July 3, 2019

Blossoming Into Star Receiver for PU Football, Carlson Now Aiming to Make Cleveland Browns

ON TO CLEVELAND: Stephen Carlson, right, fights past a Penn defender in action last fall during his senior season for the Princeton University football team. Star receiver Carlson made 51 receptions for 683 yards and five touchdowns in 2018 to help Princeton go 10-0, the program’s first perfect season since 1964. In late April, Carlson signed free agent contract with the Cleveland Browns of the NFL and is looking forward to starting training camp later this month. (Photo by Frank Wojciechowski)

By Bill Alden

Stephen Carlson seemingly came out of nowhere to emerge as a star receiver for the Princeton University football team in 2017.

After having played JV as a freshman in 2015 and making 11 catches on varsity the next fall, Carlson grabbed six receptions for 94 yards and three touchdowns in Princeton’s 27-17 win over San Diego in the 2017 season opener.

While Carlson didn’t see himself making such a splash, he was ready to assume a leading role for the Tigers.

“I knew I could play but I wasn’t expecting to come in with that big of a start,” said Carlson, a 6’4, 230-pound native of Jamestown, N.Y.

“I was a little bit surprised with the stats. I realized that was a product of everything I had been doing the years before and the summer before. I really think it was inevitable with the way I felt about the season and the work we put in.”

Princeton head coach Bob Surace sensed that Carlson could blossom into something special.

“Guys develop at different times, just like everybody starts walking at different times,” said Surace.

“For Steve, the jump was a little steep for him as a freshman and even as a sophomore. In his offseason before his spring ball in his sophomore year, he made this big jump in the weight room. We couldn’t cover him in practices and he just kept getting better and better.”

Carlson kept getting better in his junior season, ending up with 71 receptions for 935 yards and 11 touchdowns as he earned second-team All-Ivy League honors. Last fall, he made 51 receptions for 683 yards and five touchdowns to help Princeton go 10-0, the program’s first perfect season since 1964. In late April, Carlson signed free agent contract with the Cleveland Browns of the NFL and is looking forward to starting training camp later this month.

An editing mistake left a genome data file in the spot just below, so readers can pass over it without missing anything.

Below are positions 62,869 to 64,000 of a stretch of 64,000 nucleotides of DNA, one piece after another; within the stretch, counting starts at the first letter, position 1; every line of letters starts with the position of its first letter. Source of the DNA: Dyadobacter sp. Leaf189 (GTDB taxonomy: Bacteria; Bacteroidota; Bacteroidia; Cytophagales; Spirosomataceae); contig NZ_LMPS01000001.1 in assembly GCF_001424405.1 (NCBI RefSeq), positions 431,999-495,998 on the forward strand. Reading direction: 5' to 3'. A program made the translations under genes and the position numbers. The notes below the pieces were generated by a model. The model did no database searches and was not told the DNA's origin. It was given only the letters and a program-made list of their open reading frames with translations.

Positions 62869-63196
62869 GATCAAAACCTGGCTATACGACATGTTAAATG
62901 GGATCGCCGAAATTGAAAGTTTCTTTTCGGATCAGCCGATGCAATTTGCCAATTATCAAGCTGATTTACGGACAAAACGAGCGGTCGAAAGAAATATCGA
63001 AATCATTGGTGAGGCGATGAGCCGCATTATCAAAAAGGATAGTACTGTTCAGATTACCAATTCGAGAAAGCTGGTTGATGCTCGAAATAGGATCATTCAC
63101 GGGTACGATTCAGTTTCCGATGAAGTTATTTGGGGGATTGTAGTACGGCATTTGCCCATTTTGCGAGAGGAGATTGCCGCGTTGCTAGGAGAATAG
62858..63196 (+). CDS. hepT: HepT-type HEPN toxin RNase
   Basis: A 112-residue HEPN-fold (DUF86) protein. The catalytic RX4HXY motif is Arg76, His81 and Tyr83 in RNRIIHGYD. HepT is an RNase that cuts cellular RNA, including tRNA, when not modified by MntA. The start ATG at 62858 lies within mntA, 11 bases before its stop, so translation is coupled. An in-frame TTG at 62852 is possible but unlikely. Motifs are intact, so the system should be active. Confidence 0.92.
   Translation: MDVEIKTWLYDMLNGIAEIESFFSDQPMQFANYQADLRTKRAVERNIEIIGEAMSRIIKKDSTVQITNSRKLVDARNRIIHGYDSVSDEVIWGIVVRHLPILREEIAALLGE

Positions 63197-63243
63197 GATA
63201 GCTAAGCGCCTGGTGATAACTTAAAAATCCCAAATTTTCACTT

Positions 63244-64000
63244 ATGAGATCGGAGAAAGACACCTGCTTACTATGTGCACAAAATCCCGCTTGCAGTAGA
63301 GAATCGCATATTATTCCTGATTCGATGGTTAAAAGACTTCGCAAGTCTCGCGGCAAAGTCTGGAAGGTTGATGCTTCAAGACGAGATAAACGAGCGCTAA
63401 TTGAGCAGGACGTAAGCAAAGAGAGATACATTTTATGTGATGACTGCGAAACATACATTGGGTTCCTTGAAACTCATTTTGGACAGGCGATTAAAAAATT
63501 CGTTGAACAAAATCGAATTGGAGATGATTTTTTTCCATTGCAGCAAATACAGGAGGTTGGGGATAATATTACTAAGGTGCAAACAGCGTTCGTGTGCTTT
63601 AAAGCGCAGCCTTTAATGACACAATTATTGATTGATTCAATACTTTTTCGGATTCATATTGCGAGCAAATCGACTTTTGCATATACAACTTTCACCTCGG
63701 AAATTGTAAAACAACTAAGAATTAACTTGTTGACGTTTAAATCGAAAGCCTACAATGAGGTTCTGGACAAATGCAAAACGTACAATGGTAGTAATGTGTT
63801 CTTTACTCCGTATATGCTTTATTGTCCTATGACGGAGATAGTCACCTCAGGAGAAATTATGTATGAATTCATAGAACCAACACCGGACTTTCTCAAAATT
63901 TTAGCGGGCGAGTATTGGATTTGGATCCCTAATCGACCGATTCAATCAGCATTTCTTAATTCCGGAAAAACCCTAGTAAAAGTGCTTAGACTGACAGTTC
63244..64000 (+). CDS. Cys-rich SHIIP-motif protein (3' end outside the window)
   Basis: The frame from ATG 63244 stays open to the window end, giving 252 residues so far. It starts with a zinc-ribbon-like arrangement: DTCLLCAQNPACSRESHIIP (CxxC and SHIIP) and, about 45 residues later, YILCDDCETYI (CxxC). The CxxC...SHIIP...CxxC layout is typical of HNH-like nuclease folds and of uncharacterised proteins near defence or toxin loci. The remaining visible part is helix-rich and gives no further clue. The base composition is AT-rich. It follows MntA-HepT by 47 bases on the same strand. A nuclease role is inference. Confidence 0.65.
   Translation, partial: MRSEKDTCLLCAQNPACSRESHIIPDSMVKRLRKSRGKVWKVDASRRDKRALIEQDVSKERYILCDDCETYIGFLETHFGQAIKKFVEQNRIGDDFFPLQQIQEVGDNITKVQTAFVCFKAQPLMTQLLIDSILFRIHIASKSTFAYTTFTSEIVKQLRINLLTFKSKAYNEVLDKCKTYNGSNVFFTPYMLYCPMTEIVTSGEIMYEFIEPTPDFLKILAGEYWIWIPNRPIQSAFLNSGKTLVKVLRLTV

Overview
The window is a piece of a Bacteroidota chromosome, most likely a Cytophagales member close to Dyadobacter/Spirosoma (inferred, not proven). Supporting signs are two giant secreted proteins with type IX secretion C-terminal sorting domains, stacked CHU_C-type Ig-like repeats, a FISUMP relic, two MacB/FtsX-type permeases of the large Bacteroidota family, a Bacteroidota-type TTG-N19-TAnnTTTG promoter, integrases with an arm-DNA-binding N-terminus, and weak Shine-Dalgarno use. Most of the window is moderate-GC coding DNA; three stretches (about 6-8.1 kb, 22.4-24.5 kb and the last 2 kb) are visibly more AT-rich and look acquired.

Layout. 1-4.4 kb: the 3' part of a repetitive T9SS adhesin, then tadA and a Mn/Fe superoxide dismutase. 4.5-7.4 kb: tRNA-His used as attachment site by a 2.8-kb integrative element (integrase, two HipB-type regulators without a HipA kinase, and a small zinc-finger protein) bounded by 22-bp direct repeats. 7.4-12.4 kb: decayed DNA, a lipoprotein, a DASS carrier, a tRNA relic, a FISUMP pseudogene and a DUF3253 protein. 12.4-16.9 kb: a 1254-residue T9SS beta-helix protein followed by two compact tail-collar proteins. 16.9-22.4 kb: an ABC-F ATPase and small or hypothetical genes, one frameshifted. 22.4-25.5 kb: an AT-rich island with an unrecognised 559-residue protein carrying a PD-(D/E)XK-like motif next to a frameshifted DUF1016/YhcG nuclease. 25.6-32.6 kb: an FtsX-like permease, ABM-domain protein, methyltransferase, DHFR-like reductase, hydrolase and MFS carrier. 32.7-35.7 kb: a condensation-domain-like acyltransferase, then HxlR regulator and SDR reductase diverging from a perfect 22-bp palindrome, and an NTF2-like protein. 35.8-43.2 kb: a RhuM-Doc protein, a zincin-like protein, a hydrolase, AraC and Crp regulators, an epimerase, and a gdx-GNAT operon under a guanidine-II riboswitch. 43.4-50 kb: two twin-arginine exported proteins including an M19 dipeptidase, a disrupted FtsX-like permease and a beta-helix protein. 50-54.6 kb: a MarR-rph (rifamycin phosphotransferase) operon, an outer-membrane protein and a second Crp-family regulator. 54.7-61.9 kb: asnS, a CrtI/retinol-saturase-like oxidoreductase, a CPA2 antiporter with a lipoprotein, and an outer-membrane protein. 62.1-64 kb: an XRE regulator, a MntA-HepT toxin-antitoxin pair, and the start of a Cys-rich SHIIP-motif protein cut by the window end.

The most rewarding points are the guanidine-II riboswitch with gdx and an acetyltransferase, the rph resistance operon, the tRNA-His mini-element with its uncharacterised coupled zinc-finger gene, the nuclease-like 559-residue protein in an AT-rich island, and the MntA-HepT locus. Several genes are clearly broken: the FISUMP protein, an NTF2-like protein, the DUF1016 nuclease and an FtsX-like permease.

In reflecting on his road to the Browns, Carlson didn’t see the NFL as a possibility until after his breakout 2017 season.

“Initially coach Surace put me on to it after my junior year,” said Carlson.

“I had a good season, I had the size, I had the stats. It wasn’t like anything serious, it was just knowing you might be one of the guys. I was planning as I always had the last couple of years, just doing the most I could, working the hardest I could and just seeing what was going to happen my senior year. If it turned out to be a good season and I felt good, then I would push through to the next level. If something else happened, maybe I would pursue it.”

Last fall turned out very well as the Tigers produced a season for the ages, producing perfection for the first time since the 1964 Tigers went 9-0. While the wins were sweet, Carlson’s most vivid memories of that special fall will center on the bonds with his teammates.

“I think about the people we had around, like my friends group and all the guys on the team and how close we were,” said Carlson, who made second-team All-Ivy last fall for the
second straight season.

“Obviously we were together a lot for practices and meetings, but it was how much we hung out together outside of the game. It was just having the closeness and the trust that the guy right next to me is working just as hard as me. That put a sense of confidence in me. It also made us trust each other and rely on the person next to you, knowing that they are putting just as much into it and they are caring just as much as I am. It makes you feel good and it makes you feel confident in what you need to go out and do.”

With the NFL on his radar, Carlson put in a lot of work, training hard with Princeton football strength coach Mike Tufo, starting a week after the Tigers wrapped up their season.

“I remember doing all of the combine drills very early and the first couple of times I was doing them, it felt so awkward, just learning the technique,” recalled Carlson, who realized by that point that the pro teams were looking at him as a tight end.